Defaced but not forgotten: Melbourne murals 30 years on

The recent reimagining of two iconic murals painted in Melbourne in the 1980s and eventually defaced, signifies the importance of their messages both then and now.

Ephemeral by nature, street art may be tagged over, demolished or simply fade with time. We might notice a particular piece on our daily commute, or when we walk around the neighbourhood. There’s no telling how long a work will remain intact, but the blow is often delivered when it doesn’t appear as we remember it.

In 1984 New York-based artist Keith Haring flew to Australia for a two-week visit that left an indelible mark on the local art scene. During that time he painted two murals in Melbourne, one in Collingwood, and the second on the National Gallery of Victoria’s (NGV) water wall. The latter was short-lived, lasting only two weeks before a brick was was thrown through the centre, shattering a panel depicting a child’s birth. Theories for its destruction include homophobia – Haring was an out gay artist – cultural appropriation, or an aversion to the birth scene.

That mural was recently recreated for the NGV’s Keith Haring I Jean-Michel Basquiat: Crossing Lines exhibition to coincide with the 35th anniversary of Haring’s visit.

‘One really significant part of the reason that we put [the mural] up again, was because originally people didn’t really have that much time to appreciate what is an incredible feat that Haring managed to complete in two days,’ said Meg Slater, Assistant Curator at the NGV.

Using three layers of paint and without prior sketches or preparation, Haring wove a series of images across the 20m wall, working from a cherry picker and never once stopping to stand back and check his progress.

At the time, Haring told journalists the mural was: ‘A series of images about life and things which threaten life.’ Both then and now his work his highly relatable, with themes touching on politics, sexuality, the environment, and technology.

Keith Haring’s NGV water wall reimagined for the Keith Haring I Jean-Michael Basquiat: Crossing Lines exhibition. Photo: Eugene Hyland

While the NGV was restaging Haring’s work, another iconic Melbourne mural was also being celebrated, albeit as a virtual tour.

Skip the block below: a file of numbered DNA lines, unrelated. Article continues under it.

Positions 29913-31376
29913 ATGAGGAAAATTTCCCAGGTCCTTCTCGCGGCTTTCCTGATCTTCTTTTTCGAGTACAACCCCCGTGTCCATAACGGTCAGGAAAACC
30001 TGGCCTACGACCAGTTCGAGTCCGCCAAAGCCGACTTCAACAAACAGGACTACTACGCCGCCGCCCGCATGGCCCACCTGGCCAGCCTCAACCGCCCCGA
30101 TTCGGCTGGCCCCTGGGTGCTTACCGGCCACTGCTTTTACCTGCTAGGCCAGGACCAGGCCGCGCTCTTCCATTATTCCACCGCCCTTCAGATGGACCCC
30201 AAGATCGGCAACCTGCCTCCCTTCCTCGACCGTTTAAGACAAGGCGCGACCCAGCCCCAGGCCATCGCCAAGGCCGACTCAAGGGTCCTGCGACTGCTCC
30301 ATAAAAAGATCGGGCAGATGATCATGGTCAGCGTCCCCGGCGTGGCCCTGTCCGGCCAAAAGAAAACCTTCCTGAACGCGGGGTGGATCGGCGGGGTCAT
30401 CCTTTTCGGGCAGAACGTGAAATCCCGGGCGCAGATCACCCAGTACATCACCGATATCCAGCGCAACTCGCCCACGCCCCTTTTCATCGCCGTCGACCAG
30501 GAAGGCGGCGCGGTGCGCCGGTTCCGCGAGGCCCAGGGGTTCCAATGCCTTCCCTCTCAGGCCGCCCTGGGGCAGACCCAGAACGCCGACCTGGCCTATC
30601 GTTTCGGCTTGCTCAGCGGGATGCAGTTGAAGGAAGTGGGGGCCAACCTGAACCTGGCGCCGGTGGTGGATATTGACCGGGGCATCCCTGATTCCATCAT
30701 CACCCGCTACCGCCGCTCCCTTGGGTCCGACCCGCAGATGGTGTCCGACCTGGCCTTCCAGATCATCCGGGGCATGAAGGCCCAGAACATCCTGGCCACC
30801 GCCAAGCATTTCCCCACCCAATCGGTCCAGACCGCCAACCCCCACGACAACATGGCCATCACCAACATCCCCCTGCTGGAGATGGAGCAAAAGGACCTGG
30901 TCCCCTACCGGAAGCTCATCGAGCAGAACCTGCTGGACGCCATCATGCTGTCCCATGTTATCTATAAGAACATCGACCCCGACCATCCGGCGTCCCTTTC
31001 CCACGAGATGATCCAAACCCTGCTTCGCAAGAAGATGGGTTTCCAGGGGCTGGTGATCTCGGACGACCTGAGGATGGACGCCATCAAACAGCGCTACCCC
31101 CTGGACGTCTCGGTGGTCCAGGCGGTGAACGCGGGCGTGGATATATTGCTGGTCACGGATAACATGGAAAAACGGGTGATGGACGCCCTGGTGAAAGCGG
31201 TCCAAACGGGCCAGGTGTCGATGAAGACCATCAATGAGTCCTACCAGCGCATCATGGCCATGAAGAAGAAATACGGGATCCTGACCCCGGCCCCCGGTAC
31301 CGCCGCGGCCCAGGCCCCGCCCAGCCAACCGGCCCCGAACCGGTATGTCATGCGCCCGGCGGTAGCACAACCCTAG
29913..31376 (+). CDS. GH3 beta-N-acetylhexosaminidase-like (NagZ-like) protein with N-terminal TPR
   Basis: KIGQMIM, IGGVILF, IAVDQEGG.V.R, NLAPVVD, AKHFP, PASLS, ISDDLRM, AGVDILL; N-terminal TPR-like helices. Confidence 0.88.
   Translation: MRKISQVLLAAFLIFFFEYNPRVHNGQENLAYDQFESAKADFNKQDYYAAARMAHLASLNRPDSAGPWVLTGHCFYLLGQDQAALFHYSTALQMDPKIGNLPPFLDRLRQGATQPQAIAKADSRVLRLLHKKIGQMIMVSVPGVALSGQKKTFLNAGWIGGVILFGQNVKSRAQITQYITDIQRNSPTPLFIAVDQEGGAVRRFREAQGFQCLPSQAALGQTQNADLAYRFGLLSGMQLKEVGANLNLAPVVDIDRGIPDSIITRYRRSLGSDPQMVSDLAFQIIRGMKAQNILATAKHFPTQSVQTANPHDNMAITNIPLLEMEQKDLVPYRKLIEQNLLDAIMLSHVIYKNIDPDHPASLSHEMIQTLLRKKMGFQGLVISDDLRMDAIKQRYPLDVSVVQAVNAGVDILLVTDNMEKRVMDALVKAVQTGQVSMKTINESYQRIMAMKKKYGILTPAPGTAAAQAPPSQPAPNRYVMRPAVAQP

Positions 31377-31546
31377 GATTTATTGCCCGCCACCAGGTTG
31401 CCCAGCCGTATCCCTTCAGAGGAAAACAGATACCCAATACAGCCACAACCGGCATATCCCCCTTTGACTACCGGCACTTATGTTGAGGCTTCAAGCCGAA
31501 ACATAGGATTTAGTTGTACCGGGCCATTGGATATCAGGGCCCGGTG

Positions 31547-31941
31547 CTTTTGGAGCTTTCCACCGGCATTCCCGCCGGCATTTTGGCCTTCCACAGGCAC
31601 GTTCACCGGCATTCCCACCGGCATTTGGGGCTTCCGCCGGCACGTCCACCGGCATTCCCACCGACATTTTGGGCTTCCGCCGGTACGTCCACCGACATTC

From Bomboniere to Barbed Wire, also known as The Women’s Mural, was painted in 1986 by Megan Evans and Eve Glenn on the wall of the old Gas and Fuel Depot in Smith Street, Fitzroy. Celebrating the diversity of women who lived in Melbourne’s inner north at the time, the mural also offered a response to the large-scale sexist advertising prominent in the surrounding suburbs. For the mural to even exist was a miracle, given the lobbying both women had to undertake to display the work – it took to years to be approved. The questions it raised about women’s visibility are still relevant today.

In 2016, the piece was defaced by a notorious tagger, causing widespread community outrage. 

‘People were sad and angry because of the silencing of a very visible women’s artwork and thus stymieing their voice,’ said Penelope Lee, Board Director at Her Place Women’s Museum who collaborated with The Women’s Mural Documentation Project to create the virtual tour.

The mural might have been ruined, but the community’s spirit was still intact. Responses to the graffiti were met with messages of defiance written on the wall and the Women’s Mural Documentation Project was formed to document the work. The wall was demolished for a redevelopment of the site in October 2019 and the re-imagined virtual mural was launched soon afterwards.

‘It was really important that that foundational context was put into the digital archive,’ Lee said. ‘Those histories aren’t often preserved because public artwork is ephemeral.’

Eve Glenn (L) and Megan Evans (R) on ladders, moving scaffolding in front of their mural From Bomboniere to Barbed Wire. Image courtesy of Megan Evans Archive, photographer unknown, 1986.

Piecing together a part of history

Re-staging public artworks which have been defaced is a complex process, especially when the work is old, but it’s even more challenging to reconstruct a piece when the artist is no longer alive. 

In the case of Haring’s mural, the NGV were lucky to have 60 photographs of the original mural, taken by a former staff member, Geoffrey Burke, in addition to footage from a documentary shot by AFTRS.

‘It was basically quite a painstaking process of overlaying, flattening and manipulating all of the images to ensure we were getting every detail right,’ Slater told ArtsHub. ‘We basically wanted to try and get as close as we could to that original design, but without trying to copycat Haring.’

Created in close consultation with the Keith Haring Foundation in New York, the mural took the form of a vinyl overlay, to be assembled panel by panel. It took two days to construct, the same amount of time it originally took Haring to paint.

Feminist graffiti on the Women’s Mural in reaction to its capping. Image by Colin Mowbray, 2016

Re-imagining the Women’s Mural was also a big project. It involved consultations with the community and the original artists who provided photos which were then digitised to provide an account of the mural throughout its history from 1986 right through to its defacement in 2016.

It’s the first time a mural has been documented as a virtual tour in Victoria and also possibly in Australia.

‘I think the mural has set a benchmark and could be both educational and culturally enriching for audiences,’ Lee said. ‘I think what we’d hate to see is that it replaces the visceral experience of going to a site and seeing a public artwork, but It’s important that it’s there as an adjunct to it.’

Keith Haring / Jean-Michael Basquiat: Crossing Lines is showing at the National Gallery of Victoria until 13 April 2020. The Women’s Mural Documentation Project can be viewed online.